Multiple Sclerosis, 1 October 2002, vol. 8, no. 5, pp. 382-389(8)
Aupperle R.; Beatty W.; deNAP Shelton F.; Gontkovsky S.
 Departments of Psychiatry and Behavioral Sciences and Neurology, University of Oklahoma Health Sciences Center, PO Box 26901, Oklahoma City, Oklahoma 73190, USA  Departments of Psychiatry and Behavioral Sciences and Neurology, University of Oklahoma Health Sciences Center, PO Box 26901, Oklahoma City, Oklahoma 73190, USA
To compare the sensitivities for detecting cognitive impairment in patients with multiple sclerosis (MS) and administration times of three brief batteries of neuropsychological tests, 64 patients with MS completed the Neuropsychological Screening Battery for Multiple Sclerosis (NPSBMS), the Screening Examination for Cognitive Impairment (SEFCI), and the Repeatable Battery for the Assessment of Neuropsychological Status (RBANS).
Failure on a particular test was defined as a score below the 5th percentile for healthy controls, and the number of patients who failed at least one or two tests (out of four) was determined for each battery.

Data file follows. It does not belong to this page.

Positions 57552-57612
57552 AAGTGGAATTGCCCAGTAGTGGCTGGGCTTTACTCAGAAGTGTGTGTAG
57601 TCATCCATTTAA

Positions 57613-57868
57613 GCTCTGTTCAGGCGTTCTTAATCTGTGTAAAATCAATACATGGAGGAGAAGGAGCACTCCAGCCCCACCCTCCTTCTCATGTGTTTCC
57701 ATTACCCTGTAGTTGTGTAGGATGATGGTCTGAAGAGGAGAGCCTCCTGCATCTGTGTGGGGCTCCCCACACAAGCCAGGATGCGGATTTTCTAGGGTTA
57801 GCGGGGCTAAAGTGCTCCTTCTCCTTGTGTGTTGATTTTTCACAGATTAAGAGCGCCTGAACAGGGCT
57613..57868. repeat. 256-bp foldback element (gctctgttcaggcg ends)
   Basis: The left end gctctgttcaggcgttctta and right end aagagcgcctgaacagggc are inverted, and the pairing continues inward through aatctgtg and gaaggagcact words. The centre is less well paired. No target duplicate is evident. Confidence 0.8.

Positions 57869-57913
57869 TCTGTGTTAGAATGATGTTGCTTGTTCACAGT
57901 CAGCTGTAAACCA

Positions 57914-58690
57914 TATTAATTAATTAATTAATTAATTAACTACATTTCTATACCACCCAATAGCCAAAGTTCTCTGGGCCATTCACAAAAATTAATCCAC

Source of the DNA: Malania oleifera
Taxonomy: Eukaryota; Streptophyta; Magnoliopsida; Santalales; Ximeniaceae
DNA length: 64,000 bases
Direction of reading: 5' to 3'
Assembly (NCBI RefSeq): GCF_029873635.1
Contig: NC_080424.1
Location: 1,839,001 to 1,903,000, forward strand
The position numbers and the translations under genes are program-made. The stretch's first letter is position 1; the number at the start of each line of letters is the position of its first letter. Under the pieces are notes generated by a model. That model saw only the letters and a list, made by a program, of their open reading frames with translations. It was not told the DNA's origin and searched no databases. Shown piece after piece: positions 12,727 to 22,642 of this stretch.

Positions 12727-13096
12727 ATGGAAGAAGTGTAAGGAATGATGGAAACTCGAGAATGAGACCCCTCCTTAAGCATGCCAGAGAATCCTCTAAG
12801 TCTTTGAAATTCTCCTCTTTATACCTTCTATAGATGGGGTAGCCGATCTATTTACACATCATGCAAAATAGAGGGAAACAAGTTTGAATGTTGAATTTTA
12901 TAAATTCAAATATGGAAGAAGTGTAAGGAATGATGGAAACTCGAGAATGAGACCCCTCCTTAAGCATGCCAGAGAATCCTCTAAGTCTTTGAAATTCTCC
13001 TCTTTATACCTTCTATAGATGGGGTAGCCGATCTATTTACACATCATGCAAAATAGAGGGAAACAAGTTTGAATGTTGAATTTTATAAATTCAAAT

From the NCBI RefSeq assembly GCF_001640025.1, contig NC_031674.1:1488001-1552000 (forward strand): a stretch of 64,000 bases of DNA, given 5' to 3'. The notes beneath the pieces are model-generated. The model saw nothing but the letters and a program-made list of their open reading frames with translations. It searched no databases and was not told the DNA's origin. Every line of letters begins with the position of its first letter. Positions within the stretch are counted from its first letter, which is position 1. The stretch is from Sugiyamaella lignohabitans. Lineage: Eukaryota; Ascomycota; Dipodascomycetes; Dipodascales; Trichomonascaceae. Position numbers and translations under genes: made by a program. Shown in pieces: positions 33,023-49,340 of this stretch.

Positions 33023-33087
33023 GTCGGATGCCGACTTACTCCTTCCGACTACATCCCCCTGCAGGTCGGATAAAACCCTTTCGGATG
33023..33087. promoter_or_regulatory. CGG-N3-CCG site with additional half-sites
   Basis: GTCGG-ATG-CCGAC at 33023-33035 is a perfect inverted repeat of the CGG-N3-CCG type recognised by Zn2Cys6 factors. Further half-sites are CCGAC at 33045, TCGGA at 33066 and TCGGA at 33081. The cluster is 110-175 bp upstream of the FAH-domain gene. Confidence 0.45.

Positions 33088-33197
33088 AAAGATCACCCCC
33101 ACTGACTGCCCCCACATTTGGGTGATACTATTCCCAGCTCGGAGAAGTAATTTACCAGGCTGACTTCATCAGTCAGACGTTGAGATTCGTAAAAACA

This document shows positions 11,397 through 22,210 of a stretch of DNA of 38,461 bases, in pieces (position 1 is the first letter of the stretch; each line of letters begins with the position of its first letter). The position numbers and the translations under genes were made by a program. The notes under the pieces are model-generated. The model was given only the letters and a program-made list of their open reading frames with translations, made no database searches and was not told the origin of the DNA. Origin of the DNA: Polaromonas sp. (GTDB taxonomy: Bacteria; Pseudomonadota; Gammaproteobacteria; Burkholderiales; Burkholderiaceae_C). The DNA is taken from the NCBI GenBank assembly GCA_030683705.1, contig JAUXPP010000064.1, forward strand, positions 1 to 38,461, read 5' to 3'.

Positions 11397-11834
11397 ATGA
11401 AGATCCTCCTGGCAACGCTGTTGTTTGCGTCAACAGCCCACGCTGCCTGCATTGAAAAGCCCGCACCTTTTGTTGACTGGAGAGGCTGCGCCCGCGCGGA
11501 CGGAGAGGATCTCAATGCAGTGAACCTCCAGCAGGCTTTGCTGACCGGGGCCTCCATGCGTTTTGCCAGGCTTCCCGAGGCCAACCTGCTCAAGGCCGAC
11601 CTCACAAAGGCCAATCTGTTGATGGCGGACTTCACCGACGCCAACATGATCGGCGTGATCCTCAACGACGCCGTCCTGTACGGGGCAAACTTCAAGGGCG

Both the SEFCI and the NPSBMS identified significantly more patients with impairment than the RBANS, which was no more sensitive than the Mini-Mental State Exam (MMSE).
Results were similar at both the one- and two-failed-tests criteria, but there were no significant differences between the SEFCI and the NPSBMS at either failure criterion.
Mean administration time was 22.6 min for the SEFCI compared to 31.7 min for the NPSBMS (p < 0.001).
Eleven (17%) of the patients refused to attempt the Paced Auditory Serial Addition Test (PASAT), one component of the NPSBMS.
For screening patients on a single occasion, the SEFCI is preferred because its administration time is shorter than the NPSBMS.